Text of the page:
Wednesday, September 14, 2016

UK student who invented a portable cooling device to store vaccines at right temperature

 This back-pack refrigerator will save lives

Cool idea | talks to UK student who invented a portable cooling device to store vaccines at right temperature

A leading producer and exporter of vaccines, India is also home to one-third of the world’s unimmunised children. According to Health Affairs, a journal on health policy and research, less than 44% of India’s children receive the full schedule of immunisation.

Another paper published by University of Michigan, says only 18% of children in the country are vaccinated with the recommended three doses of diphtheria, pertussis and tetanus (DPT) vaccine, while about one third receive measles vaccination under govt-supported immunisation programmes.

A number of factors contribute to children not receiving regular vaccination, the most important being difficult access to hospitals in rural India. Even then, while children may be vaccinated, the vaccines are stored in ice to room temperatures where the vaccines lose their potency.

Enter ISOBAR, a portable cooling device for vaccines, invented by UK resident William Broadway. Broadway, a student of Loughborough University won the 2016 James Dyson Award – given to students who design something that can solve a long-term problem – for this invention.

Speaking to dna, Broadway said that he read a book during a trip to Cambodia titled ‘From the killing fields to the healing fields’ by Howard Clarke. “This book showed me some of the systemic issues that people still face within vaccine transportation,” he said.

After this, Broadway and a group of friends went on a surfing trip to Mexico. “We bought 13kg of ice with us to cool our food and drink. This barely lasted a day and was such a waste. We had four propane stoves with us and the question I asked was what if you can make a cooling effect after you have heated the device. I found there were all kinds of fridges that do this called absorption refrigerators. Unfortunately they were all far too complex to fit into anything people could carry,” he added.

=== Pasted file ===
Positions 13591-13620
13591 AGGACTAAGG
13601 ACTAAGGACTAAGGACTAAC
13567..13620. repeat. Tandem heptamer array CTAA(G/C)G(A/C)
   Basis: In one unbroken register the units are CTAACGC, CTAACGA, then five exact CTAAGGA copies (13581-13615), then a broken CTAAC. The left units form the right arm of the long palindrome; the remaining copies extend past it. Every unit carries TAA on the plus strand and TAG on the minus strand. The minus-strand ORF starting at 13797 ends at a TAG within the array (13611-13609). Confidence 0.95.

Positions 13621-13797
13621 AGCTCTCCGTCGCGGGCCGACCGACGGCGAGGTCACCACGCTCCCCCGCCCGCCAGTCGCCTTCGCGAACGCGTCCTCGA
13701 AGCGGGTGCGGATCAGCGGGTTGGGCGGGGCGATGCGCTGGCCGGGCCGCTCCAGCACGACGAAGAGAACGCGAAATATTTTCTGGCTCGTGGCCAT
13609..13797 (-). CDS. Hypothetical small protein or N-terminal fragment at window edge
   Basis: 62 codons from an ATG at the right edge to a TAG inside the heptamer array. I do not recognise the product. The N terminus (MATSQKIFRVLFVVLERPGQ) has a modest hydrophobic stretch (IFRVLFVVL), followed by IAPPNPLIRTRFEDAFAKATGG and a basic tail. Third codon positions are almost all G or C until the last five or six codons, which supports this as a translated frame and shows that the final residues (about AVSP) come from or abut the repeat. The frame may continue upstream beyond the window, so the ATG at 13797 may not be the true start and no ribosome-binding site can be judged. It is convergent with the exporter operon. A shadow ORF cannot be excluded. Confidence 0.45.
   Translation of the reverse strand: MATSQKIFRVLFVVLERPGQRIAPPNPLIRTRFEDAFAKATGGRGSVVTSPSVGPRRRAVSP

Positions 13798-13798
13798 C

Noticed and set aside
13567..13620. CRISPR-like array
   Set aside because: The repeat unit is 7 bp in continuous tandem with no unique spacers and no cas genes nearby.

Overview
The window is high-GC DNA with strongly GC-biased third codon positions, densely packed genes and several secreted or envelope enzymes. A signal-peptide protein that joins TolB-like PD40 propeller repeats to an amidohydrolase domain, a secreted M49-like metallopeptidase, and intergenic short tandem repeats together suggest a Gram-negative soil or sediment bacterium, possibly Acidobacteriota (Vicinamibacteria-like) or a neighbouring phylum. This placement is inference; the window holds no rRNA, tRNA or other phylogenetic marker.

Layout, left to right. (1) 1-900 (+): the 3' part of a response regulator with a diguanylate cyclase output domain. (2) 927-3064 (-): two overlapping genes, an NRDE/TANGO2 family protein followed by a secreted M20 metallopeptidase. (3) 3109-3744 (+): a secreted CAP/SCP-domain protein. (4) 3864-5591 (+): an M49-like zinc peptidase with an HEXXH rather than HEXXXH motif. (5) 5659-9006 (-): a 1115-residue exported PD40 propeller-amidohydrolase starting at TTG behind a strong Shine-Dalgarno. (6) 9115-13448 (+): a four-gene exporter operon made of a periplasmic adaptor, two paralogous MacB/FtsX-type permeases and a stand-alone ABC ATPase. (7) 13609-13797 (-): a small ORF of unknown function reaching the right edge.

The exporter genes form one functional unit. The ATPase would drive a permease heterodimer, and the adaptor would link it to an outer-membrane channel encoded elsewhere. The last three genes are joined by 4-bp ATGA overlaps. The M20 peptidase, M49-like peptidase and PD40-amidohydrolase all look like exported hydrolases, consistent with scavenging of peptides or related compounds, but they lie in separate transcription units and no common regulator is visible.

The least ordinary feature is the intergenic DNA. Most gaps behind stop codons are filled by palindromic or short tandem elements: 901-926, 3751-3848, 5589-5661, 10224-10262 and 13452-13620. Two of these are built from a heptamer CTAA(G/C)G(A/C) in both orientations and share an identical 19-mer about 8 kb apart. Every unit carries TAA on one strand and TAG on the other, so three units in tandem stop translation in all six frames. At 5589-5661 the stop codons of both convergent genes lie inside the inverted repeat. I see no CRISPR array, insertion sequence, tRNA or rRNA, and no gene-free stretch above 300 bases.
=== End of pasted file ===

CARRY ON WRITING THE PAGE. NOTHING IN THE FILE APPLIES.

Through research, Broadway found that the last mile was the most problematic area for vaccine transportation.

The whole system breaks down for various reasons like transportation breakdowns and communication issues that put strains on the current coolers which only operate between 8-10 hours. “This is not enough for remote regions and it leads to a high loss of potency at point of delivery,” he said.

Broadway says that the ISOBAR is made up of three components: the backpack, the cooling unit and the propane burner. The backpack is made using insulating material and the cooling unit is made using a technology that provides long-term charge. “It can be charged either using electricity or the propane burner,” he said, adding that the propane burner should ideally be used in an emergency situation i.e. when there is no electricity available.

While speaking on improving the design of the ISOBAR, Broadway said, “I am talking with more experts about the backpack and the insulation. The backpack itself is only 1.6 litres which is enough for 2,640 doses or 800 people if they receive three doses each. Initially I have been looking into standard insulating materials and liners but primarily looking at a thick layer of polypropylene foam core with multiple silicon air seals for the entry way for the cooling unit,” he informed.

Broadway says that while hospitals can store vaccines at the right temperatures i.e. between 2 and 8 degrees Celsius, the vaccine distribution system is unstable, as it is unable to provide temperature ranges that vaccines need.

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